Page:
Actor Jude Law is taking on the role of Pope Pius XIII in HBO’s “The Young Pope,” a fictional account of an American pontiff whose unpredictability shakes up the Vatican.
“He has issues. I think -- I hope that as the show unravels, he becomes loveable. He’s certainly intriguing,” Law said Wednesday on “CBS This Morning.”
Law said there are two parts to his character.
“I always felt that on the one hand, I’m playing Lenny Belardo, the orphan who is trying to come to terms with his sense of never being loved, and on the other hand, he’s Pope Pius XIII and how he then channels those issues into leading the Catholic faithful,” Law described.
Law said his character was “wonderful” to play because he was so contradictory.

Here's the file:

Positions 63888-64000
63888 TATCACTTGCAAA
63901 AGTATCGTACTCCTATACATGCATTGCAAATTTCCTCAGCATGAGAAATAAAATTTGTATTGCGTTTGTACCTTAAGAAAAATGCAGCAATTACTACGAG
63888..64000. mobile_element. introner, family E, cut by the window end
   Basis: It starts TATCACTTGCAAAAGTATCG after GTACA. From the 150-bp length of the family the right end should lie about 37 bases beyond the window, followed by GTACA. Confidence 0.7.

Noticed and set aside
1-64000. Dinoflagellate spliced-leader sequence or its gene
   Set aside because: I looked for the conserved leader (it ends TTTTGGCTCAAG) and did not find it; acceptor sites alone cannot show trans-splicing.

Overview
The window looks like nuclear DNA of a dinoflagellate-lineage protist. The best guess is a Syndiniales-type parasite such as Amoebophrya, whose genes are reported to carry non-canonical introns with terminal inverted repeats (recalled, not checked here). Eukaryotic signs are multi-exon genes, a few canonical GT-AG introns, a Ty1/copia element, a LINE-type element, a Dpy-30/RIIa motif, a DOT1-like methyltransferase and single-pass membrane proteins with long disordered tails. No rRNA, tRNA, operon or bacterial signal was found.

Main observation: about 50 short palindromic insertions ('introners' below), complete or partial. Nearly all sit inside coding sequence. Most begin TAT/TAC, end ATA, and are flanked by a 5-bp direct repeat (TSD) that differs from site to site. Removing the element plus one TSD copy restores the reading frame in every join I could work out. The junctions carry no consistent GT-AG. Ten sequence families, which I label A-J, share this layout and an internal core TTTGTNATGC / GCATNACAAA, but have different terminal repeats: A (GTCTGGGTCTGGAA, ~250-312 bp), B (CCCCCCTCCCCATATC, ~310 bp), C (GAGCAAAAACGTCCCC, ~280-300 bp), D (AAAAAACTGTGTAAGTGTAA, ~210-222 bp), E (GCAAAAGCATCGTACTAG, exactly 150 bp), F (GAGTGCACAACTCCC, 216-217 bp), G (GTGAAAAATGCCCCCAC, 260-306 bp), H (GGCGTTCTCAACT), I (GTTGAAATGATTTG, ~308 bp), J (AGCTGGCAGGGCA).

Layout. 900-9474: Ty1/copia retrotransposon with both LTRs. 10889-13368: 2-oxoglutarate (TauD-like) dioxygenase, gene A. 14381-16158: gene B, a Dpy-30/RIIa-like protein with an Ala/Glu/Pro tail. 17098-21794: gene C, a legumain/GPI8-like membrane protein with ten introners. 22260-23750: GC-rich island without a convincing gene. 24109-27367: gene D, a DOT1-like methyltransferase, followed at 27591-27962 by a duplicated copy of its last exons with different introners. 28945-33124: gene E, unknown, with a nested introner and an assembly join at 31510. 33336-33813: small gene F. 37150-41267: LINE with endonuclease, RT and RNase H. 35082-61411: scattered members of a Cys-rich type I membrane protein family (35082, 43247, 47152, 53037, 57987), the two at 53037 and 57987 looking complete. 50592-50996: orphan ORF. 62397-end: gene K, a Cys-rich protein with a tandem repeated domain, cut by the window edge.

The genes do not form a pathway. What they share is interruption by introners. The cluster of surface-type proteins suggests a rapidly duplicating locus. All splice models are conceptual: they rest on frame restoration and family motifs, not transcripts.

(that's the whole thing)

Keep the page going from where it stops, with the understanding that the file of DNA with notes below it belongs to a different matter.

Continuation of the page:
“He is a man of faith and he’s a man of dogma, but his devotion to religion is questionable at times,” Law described.
While preparing for the part, Law was concerned about how an actor plays a pope.
“Where do you start working or researching how to play a pope? And Paolo, the wonderful director, Paolo Sorrentino, pointed me always back to playing the man, Lenny Belardo,” Law said.
Law became known to global audiences for his Oscar-nominated performance in “The Talented Mr. Ripley.” Since then, he’s received even more recognition for movies including “Cold Mountain,” “The Holiday” and “Sherlock Holmes.” Asked whether there will be a “Sherlock Holmes” sequel, Law said the team hopes to get back together.
“Since the last one, we have done nothing but sit and talk and plan and plot, but [Robert Downey Jr. is] always busy saving the world as ‘Ironman.’ So I had to get another job. But we hope to. There’s certainly intention,” Law said.
Law, who performed in a 2009 rendition of Hamlet in New York, said he also hopes to be in another Shakespeare play.
“I always see Shakespeare roles according to one’s age. I felt I had to play Hamlet before I turned 40. I played Henry V after that. To me, the next two are Benedict and Macbeth,” Law revealed.
Watch the video above to see what project Law will be working on next.